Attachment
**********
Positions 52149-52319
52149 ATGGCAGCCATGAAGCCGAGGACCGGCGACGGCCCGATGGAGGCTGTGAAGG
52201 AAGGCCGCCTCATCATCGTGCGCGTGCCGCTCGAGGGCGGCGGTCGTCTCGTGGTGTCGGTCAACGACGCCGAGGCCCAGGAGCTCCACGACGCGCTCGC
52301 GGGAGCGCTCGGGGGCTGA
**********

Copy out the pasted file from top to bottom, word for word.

Positions 52149-52319
52149 ATGGCAGCCATGAAGCCGAGGACCGGCGACGGCCCGATGGAGGCTGTGAAGG
52201 AAGGCCGCCTCATCATCGTGCGCGTGCCGCTCGAGGGCGGCGGTCGTCTCGTGGTGTCGGTCAACGACGCCGAGGCCCAGGAGCTCCACGACGCGCTCGC
52301 GGGAGCGCTCGGGGGCTGA